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Research Article
Statistical Optimization for the Adsorption of Acid Fuchsin onto the Surface of Carbon Alumina Composite Pellet: An Application of Response Surface Methodology

Monal Dutta and Jayanta Kumar Basu
 
ABSTRACT
Industrial effluents mainly enriched with different colored substances cause significant environmental problem. Various efforts have been made so far for the treatment of textile industry effluents but very little attention has been given for the removal of dyes from medicine industry waste water. Acid fuchsin is one of such dyes which are mainly present in the medicine industry waste water. In the present investigation, carbon-alumina composite pellet was developed for the removal of acid fuchsin dye from its aqueous solution. The removal of acid fuchsin was carried through batch adsorption and the effects of different parameters on the adsorption of acid fuchsin were studied through response surface methodology. The composite adsorbent was found to have an adsorption capacity of 181.82 mg g-1 for acid fuchsin. The adsorption process was optimized by using response surface methodology and the effects of various process parameters such as, temperature, solution pH, salt concentration and initial dye concentration on percent dye removal were determined by a four factor Box-Behnken design. The maximum dye removal percentage was obtained for an initial dye concentration of 10 mg L-1 and a solution pH of 7.5 whereas, the temperature is fixed at 35°C. Nevertheless, the maximum removal was found at zero salt concentration. Therefore, it can be concluded that the prepared adsorbent successfully remove acid fuchsin from its aqueous solution. Since the adsorbent is used in the pelletized form, it can be further used in a fixed bed column study.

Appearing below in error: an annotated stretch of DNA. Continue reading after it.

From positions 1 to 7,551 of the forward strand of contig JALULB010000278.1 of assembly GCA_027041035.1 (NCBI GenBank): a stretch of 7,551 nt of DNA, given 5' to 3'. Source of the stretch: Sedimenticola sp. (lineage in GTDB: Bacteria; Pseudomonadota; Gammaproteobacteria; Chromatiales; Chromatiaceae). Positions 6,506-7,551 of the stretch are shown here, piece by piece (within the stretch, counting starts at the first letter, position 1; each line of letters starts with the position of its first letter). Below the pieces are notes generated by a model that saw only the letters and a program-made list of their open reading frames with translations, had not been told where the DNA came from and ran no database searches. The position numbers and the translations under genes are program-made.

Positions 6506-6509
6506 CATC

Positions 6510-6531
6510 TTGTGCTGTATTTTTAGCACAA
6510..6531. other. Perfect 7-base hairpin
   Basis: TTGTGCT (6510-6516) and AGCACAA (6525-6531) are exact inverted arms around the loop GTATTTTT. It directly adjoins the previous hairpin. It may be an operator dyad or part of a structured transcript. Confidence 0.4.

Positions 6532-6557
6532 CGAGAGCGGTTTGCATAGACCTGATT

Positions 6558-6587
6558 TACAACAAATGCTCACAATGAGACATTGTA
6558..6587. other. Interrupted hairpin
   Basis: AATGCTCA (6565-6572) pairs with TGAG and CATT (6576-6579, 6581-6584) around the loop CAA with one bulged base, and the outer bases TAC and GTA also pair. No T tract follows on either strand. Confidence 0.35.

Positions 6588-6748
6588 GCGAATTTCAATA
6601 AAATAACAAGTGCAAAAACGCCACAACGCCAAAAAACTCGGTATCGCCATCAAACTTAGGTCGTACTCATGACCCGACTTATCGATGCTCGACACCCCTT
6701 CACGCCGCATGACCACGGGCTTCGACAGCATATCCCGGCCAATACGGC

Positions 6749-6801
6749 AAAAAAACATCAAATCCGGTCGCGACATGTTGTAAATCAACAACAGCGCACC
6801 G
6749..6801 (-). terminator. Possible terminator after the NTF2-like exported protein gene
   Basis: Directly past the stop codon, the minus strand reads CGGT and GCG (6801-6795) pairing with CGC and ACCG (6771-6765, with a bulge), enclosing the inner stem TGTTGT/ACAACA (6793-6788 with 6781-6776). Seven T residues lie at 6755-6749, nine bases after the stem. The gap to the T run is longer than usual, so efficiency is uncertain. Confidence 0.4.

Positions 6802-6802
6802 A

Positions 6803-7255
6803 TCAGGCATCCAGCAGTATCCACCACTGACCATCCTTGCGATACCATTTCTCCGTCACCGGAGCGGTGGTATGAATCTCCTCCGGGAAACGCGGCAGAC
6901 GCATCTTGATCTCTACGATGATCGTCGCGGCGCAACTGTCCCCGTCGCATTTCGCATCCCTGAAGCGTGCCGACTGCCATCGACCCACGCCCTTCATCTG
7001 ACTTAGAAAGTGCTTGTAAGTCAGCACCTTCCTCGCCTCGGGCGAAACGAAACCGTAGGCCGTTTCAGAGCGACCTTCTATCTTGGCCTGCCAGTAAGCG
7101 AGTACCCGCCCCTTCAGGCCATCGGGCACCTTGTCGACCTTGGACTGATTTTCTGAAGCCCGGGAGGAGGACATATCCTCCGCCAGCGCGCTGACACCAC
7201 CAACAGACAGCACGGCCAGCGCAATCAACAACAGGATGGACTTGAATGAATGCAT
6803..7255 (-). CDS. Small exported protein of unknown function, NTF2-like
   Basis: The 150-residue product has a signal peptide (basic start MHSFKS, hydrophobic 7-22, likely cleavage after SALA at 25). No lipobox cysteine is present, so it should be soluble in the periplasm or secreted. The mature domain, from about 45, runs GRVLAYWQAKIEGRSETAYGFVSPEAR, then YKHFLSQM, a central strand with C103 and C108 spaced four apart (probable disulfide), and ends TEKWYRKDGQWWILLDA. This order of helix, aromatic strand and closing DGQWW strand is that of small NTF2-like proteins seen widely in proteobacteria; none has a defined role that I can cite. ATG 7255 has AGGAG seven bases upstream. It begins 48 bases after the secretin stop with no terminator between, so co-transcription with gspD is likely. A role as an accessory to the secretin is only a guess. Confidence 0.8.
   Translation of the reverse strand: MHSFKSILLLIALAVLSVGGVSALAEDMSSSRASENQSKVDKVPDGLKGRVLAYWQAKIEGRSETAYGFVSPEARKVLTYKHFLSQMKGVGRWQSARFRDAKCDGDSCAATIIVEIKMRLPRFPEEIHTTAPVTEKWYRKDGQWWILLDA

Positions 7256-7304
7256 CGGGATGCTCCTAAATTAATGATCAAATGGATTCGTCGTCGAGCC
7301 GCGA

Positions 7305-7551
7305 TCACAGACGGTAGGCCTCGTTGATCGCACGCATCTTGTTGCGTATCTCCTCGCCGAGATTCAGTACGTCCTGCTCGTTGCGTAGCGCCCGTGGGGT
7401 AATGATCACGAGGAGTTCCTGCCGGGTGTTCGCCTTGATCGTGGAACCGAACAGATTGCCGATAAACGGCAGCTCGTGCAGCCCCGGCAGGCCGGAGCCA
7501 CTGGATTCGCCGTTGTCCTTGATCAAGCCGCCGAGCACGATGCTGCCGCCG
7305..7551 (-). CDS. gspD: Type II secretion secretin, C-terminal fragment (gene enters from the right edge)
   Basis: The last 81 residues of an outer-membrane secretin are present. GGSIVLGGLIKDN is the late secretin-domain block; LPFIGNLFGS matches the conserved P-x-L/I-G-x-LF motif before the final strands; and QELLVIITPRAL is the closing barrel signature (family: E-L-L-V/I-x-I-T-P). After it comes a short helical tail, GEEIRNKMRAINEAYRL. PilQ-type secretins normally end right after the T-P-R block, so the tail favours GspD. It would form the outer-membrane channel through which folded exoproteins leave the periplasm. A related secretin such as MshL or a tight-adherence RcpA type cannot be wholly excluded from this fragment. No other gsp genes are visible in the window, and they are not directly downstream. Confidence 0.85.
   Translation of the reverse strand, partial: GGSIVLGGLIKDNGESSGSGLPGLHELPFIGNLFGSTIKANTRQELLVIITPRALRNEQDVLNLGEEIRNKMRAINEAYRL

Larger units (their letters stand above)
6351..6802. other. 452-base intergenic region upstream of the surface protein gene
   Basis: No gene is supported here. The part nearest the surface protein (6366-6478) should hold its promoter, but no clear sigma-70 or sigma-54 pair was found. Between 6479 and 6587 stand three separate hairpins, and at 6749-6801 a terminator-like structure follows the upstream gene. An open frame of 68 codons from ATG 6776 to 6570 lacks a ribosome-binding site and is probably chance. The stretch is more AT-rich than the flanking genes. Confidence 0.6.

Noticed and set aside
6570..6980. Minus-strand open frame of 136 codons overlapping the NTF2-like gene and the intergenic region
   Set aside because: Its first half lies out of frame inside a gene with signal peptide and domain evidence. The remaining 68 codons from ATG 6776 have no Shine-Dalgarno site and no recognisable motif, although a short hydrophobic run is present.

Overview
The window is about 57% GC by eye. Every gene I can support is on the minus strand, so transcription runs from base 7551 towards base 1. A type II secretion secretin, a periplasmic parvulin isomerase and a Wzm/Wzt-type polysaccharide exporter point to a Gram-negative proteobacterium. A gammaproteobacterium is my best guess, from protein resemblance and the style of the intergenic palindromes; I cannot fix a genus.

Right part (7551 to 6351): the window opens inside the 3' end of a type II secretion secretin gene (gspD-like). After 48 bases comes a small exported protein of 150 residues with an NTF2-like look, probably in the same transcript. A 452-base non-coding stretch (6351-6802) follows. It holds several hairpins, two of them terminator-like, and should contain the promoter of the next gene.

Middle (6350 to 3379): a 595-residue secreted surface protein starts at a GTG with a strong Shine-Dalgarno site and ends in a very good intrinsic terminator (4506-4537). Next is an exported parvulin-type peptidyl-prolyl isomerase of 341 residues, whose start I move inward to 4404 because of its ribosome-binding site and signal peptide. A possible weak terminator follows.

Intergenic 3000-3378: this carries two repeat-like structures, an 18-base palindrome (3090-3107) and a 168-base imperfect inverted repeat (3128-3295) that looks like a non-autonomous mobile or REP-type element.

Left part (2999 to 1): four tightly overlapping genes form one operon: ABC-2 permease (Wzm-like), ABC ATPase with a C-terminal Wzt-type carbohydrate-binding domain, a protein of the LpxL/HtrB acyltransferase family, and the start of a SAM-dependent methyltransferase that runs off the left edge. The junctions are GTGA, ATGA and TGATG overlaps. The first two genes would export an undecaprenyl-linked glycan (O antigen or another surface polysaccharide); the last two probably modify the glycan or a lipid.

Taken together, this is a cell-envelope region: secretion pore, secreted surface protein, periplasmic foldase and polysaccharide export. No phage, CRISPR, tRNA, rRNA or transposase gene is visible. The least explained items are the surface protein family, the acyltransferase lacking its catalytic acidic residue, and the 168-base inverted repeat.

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Monal Dutta and Jayanta Kumar Basu, 2012. Statistical Optimization for the Adsorption of Acid Fuchsin onto the Surface of Carbon Alumina Composite Pellet: An Application of Response Surface Methodology. Journal of Environmental Science and Technology, 5: 42-53.

DOI: 10.3923/jest.2012.42.53

URL: http://scialert.net/abstract/?doi=jest.2012.42.53
 
Received: September 07, 2011; Accepted: September 19, 2011; Published: November 02, 2011

INTRODUCTION

In the present decade, huge amount of colored effluent are directly discharge into water bodies due to rapid growth of industrialization cause significant environmental problems (Nwude et al., 2011; Nasab et al., 2010). A huge amount of colored effluents originated from different dye manufacturing units inevitably lost into water bodies each year while processing (Arunachalam and Annadurai, 2011; Morais et al., 1999). These colored substances cause adverse effects on aquatic life by impeding the rate of photo synthesis (Osman et al., 2009; Rajendran et al., 2011). The hematological process of some biota also affects when these colored materials enter into their systems (Afaq and Rana, 2009; Wanchanthuek and Thapol, 2011). Various types of toxic dyes such as, acid dyes, basic dyes, reactive dyes and azo dyes are found in the inland surface water originating from their different manufacturing sources and users. Among all these dyes, acid dye is most widely used in pharmaceutical industry has a complex aromatic structure (Attia et al., 2006). Acid fuchsin is one of such dyes used as an inhibitor of reverse transpose of immunodeficiency virus (Baba et al., 1988), as a copper corrosion inhibitor (Bastidas et al., 2003), in the preparation of organic inorganic hybrid nano-composite (Bin Hussein et al., 2004) and as a laboratory reagent. Most of these dyes are reported to be carcinogenic in nature so often produce toxic amines over incomplete degradation which in turn necessities the pre-treatment of these colored effluents prior to disposal (Lata et al., 2007; Vimonses et al., 2009). The removal of color can be done by coagulation and flocculation (Amin, 2008; Santhy and Selvapathy, 2006), oxidation (Malik and Saha, 2003), membrane separation (Ciardelli et al., 2001) and adsorption (Wu and Tseng, 2008) but adsorption is worth mentioning amongst all (Dekhil et al., 2011). The activated carbon is one of the versatile adsorbents because of its large surface area and highly porous structure, but its high cost limits its widespread use.